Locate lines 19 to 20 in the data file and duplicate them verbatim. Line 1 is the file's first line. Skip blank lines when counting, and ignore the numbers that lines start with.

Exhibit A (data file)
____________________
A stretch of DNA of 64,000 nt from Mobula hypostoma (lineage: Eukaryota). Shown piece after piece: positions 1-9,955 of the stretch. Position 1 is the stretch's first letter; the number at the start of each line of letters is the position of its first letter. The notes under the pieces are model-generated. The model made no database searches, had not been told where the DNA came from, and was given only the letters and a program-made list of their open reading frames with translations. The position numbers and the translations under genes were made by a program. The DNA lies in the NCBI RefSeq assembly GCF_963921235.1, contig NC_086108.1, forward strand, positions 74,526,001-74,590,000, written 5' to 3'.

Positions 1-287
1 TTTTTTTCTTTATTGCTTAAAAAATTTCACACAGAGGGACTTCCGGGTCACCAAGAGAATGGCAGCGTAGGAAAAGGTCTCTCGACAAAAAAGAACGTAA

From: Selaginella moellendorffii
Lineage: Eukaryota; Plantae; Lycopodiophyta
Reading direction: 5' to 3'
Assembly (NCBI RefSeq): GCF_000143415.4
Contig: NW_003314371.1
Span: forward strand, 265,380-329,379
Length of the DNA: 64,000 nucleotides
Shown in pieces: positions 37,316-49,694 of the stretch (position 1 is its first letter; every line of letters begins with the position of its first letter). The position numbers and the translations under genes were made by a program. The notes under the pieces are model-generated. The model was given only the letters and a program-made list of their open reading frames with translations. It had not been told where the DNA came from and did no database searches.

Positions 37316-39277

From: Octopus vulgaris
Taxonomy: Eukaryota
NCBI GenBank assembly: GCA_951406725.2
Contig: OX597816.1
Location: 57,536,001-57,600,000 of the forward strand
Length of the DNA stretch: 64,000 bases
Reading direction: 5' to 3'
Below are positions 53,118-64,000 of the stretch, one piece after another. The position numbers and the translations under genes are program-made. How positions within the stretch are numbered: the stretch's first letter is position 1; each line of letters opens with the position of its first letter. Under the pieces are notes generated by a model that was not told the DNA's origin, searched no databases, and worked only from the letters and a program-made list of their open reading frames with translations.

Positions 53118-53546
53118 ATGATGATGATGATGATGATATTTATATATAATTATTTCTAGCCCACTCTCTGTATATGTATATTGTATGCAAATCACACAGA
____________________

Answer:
Reading direction: 5' to 3'
Below are positions 53,118-64,000 of the stretch, one piece after another. The position numbers and the translations under genes are program-made. How positions within the stretch are numbered: the stretch's first letter is position 1; each line of letters opens with the position of its first letter. Under the pieces are notes generated by a model that was not told the DNA's origin, searched no databases, and worked only from the letters and a program-made list of their open reading frames with translations.